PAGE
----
This myth needs to be abolished as there are many benefits associated with resistance workouts that women are potentially missing out on. These benefits include improved strength and bone density, as well as increased metabolism.”
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4) Gluten-free is healthier
Somewhere in the past few years gluten-free has gone from health concern to healthy eating. We blame the celebs for making it trendy. Cutting things out of your diet is only healthier if they are doing you harm. If you have coeliacs disease or a gluten intolerance then sure, avoid the stuff. If you want to lose weight? Gluten is not the problem. Many technically gluten-free products are not healthy choices for your diet, soft drinks for example. Many gluten-free options also contain unhealthy substitutes such as refined starches.
5) Carbs make you fat
It’s time for the war on carbs to end. They’re the first thing many drop from their diets in order to lose weight but they may be the missing ingredient when it comes to sustainable weight loss. Complex carbs such as whole wheat pasta, brown bread and brown rice are diet staples that keep you fuller for longer and dish out a healthy dose of fiber. As such, they’re the perfect fuel for your body when embarking on a new fitness regime. A standard serve of pasta after a workout will satisfy your hunger and keep you from reaching for dessert. While a carb-free meal could have you succumbing to temptation and reaching for high fat, salt or sugary foods - so long as they aren’t carbs. Not all carbs were made the same though, so make sure your diet is full of the healthy kind like whole grains, lentils and oats.
6) Eating chocolate gives you acne
Anyone who has proper acne can confirm they don’t eat any more chocolate than their clear-skinned peers. And yet, we still think chocolate is to blame for our blemishes. This myth was put to rest many years ago when scientists studied the effect of excess chocolate consumption on two groups. One consumed candy bars with 10 times the usual amount of chocolate while the other were given fake candy bars. The results? No difference in the two groups which means chocolate is not the culprit. Your best defence against acne is a nourishing skincare routine.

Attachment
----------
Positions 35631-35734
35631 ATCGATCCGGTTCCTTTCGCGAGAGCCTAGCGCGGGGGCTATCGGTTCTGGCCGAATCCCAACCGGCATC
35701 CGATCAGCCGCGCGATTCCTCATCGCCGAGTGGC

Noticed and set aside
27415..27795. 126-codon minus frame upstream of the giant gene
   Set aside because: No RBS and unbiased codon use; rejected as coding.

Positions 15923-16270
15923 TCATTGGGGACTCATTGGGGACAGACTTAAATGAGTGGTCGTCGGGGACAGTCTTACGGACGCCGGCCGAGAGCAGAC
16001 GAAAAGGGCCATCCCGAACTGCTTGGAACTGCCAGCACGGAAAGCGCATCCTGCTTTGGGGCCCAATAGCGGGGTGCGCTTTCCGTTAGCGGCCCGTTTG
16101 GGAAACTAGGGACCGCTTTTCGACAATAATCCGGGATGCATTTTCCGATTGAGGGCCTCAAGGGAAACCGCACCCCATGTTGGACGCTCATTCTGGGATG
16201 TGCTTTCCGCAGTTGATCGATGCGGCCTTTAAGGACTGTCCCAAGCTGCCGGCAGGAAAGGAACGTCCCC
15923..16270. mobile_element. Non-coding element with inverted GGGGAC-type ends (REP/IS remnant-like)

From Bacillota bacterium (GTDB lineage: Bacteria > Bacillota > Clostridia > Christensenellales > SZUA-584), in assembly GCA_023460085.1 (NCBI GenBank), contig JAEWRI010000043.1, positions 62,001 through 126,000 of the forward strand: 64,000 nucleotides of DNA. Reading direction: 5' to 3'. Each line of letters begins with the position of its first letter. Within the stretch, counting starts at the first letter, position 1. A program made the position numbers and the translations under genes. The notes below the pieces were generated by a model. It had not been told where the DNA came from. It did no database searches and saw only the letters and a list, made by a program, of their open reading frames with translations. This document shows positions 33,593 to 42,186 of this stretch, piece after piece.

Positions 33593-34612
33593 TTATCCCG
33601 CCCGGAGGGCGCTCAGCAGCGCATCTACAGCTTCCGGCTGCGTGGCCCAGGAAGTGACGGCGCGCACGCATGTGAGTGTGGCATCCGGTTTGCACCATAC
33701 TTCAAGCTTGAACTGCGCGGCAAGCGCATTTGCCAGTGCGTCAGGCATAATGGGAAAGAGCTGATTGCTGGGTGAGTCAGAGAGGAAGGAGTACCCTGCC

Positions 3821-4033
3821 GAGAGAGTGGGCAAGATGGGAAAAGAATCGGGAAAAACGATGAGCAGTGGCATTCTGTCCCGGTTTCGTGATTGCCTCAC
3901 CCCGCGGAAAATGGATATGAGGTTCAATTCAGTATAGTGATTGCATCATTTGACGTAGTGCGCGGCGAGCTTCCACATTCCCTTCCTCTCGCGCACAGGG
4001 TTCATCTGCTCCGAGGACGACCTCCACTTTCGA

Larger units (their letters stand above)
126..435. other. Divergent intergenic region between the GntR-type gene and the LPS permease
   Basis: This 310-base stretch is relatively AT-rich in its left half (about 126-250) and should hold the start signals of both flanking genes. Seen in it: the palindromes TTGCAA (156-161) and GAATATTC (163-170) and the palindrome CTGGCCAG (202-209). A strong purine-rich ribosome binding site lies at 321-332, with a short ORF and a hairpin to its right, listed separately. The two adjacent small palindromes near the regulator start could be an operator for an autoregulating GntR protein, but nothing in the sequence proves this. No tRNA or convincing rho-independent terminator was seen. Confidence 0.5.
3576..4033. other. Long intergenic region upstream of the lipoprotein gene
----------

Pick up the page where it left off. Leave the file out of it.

7) Carrots help you see in the dark
There is a grain of truth to this myth; carrots can improve your eyesight. They contain plenty of Vitamin A which is good for your vision. But the night vision half is an old war propaganda story. Back in WW2 the British government didn’t want to reveal it’s new radar technology which allowed their bomber pilots to attack at night. The solution? Tell everyone they were eating so many carrots they could see in the dark.
8) Weight is an accurate measure of health
You would assume that increasing your fitness would decrease the number on the scales but this isn’t always the case. Fat is unhealthy while muscle is sign of fitness; but to the scales they weigh the same. If you’re in an unhealthy weight range for your body type then dropping numbers on the scales is to be expected. However, if you’re within a healthy range and focus on toning up your body you may be surprised to find the scales stay the same. If you feel fitter, stronger and can measure a lower body fat percentage than you had before then you should be proud of your achievements. Weight is only one measure in an overall picture of your health.
It’s high time we stripped these myths from our minds to make way for more accurate health information.